Monday, July 11, 2011

WTF is "roll-playing"?

Message boards, the breeding ground for contempt. I've seen the term "roll-playing" crop up in the past, on usenet especially, and frequently on message boards, but had sort of forgotten about it until recently when I saw the term thrown around as an insult on good old rpg.net. Apparently, roleplaying is when a player assumes the role of a character within the confines of a gaming environment. Roll-playing, on the other hand, is akin to playing Monopoly, rolling dice to determine actions. I'm not so sure I completely understand the difference, as they sound like the same thing to me. Okay, of course I understand the implication here: if you use funny voices and actually decide to DO what your character would do (not what you'd personally do), then you are roleplaying. If you roll dice to determine the best course of action then you're just rolling dice and are not as sophisticated. No sir. Go back to playing wargames, you hack.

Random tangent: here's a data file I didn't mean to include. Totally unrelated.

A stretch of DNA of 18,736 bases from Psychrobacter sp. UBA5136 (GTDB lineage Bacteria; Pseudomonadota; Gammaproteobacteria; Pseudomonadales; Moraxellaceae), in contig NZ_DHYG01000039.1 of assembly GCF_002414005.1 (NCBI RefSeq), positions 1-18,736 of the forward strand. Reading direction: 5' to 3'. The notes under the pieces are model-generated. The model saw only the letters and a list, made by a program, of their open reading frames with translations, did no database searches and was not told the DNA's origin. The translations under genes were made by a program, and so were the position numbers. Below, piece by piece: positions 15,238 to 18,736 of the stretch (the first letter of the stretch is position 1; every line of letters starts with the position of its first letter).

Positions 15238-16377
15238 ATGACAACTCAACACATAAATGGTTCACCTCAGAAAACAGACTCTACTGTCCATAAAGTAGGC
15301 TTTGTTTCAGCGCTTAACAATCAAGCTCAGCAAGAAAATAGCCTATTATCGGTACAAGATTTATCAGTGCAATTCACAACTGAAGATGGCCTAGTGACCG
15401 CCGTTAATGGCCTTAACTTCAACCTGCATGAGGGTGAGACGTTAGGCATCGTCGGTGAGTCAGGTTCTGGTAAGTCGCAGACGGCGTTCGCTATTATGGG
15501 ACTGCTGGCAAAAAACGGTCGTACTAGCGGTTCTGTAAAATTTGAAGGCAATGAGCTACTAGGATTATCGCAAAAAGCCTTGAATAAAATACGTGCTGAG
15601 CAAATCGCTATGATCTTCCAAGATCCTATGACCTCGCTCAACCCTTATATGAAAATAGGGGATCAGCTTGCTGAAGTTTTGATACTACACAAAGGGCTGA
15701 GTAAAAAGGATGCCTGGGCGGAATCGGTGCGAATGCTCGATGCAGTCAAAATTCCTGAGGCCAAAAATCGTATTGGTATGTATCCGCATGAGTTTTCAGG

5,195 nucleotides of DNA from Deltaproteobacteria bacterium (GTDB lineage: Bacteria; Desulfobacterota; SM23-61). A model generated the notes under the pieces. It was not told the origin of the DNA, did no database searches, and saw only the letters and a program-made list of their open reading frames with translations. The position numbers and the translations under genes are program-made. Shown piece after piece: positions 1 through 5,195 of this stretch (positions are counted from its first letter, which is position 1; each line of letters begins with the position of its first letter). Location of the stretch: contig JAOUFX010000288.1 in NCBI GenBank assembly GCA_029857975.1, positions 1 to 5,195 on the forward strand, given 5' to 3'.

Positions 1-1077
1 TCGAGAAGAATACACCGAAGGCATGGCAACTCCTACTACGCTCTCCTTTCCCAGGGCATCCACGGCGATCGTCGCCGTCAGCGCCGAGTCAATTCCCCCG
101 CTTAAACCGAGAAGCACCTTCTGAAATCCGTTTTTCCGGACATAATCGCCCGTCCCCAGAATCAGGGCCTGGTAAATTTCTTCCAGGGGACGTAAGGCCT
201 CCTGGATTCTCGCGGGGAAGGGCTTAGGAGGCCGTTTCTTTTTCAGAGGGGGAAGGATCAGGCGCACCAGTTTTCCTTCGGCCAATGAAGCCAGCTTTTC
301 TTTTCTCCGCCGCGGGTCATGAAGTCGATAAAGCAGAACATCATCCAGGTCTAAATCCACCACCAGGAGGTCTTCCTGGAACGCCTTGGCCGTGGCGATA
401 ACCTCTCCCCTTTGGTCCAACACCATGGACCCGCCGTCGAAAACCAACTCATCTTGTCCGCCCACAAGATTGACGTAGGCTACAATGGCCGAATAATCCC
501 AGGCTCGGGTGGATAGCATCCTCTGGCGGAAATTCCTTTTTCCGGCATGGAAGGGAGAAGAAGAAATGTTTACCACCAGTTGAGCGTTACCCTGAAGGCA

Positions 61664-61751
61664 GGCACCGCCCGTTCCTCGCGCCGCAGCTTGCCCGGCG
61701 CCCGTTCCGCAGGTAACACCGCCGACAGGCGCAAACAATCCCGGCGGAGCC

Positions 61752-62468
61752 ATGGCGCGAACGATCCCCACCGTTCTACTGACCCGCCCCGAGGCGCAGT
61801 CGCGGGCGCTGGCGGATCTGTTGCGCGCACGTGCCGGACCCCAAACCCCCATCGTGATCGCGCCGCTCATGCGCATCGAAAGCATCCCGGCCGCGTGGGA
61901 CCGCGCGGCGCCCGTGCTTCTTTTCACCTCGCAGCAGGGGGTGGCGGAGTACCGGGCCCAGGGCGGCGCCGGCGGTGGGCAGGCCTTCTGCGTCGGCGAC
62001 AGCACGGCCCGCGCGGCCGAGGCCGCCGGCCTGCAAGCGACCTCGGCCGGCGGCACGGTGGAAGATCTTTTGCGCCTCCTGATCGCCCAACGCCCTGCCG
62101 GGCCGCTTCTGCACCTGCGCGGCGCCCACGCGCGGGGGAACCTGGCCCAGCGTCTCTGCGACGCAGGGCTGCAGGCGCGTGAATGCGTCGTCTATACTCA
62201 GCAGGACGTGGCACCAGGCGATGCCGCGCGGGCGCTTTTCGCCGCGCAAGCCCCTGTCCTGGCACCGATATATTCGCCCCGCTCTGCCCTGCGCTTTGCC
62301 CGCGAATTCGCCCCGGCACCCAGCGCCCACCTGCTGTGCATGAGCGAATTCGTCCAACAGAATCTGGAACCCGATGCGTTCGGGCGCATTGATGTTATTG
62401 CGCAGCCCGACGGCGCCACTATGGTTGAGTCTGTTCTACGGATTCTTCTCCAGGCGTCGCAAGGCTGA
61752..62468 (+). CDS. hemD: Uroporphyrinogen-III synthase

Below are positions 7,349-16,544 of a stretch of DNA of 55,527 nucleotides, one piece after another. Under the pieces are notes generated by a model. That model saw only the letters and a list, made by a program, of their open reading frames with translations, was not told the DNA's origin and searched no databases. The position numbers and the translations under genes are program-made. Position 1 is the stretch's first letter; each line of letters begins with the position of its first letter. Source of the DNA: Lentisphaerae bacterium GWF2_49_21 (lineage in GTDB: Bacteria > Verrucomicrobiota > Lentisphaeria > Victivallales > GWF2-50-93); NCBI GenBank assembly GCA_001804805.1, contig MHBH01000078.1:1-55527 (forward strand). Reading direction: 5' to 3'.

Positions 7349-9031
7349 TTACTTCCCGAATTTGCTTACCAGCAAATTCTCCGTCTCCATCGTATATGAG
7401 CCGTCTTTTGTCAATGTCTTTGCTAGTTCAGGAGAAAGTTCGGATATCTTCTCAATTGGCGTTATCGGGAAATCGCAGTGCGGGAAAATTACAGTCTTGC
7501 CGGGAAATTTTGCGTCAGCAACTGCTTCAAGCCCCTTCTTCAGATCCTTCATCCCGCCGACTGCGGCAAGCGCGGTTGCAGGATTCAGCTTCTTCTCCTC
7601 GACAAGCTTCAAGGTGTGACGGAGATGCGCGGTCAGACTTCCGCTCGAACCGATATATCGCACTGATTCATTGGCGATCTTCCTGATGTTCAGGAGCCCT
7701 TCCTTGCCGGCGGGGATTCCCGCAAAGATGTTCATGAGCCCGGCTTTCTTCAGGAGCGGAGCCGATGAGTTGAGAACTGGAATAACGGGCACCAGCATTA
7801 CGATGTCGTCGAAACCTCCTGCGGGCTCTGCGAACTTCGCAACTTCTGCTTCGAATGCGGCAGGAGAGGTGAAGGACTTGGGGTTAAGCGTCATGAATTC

Let's revist history a bit...back in ye olden dayes, roleplaying was called fantasy wargaming, with good reason, as it was a direct outgrowth of minatures rules. Everyone knows this. Roleplaying was simply controlling your individual character/gaming piece as opposed to whole armies or abstract battle units. But even then, there's really not much of a distinction. When you play Civilization, sure, you're not making decisions for each citizen in your empire, but you're still acting as an overlord; an overlord who wants to expand his realm and conquer other nations. Even the most incompetent kings in history wanted the best for their kingdoms, no matter how awful they were at achieving that goal. So, a crappy Civ player is a bad king and a competent one a good king, and they're both playing roles. Right? To use another example, when playing Starfleet Battles, each player controls a starship. What is the "role" of the controller? A lot of people put themselves into the captain's seat, using their best Kirkian tactics to emerge victorious. Some people feel that they're Starfleet Command, dictating orders from the confines of a well-defended starbase. In any event, a role is still played, even if there are no rules to spell out the capabilites of the individual captains or admirals. Does this mean Monopoly has a roleplaying element? Of course it does: you're pretending to be a real estate mogul in Atlantic City. The boot or dog or car are abstract representations of your travels through the streets, and the board itself an even more abstract representation of plots zoned for housing, railroads or businesses. If there is no "roleplaying" involved, why do games of Monopoly become so personal? It's just fake money, right? Certainly doesn't seem like that due to the way players treat every bill in their possession.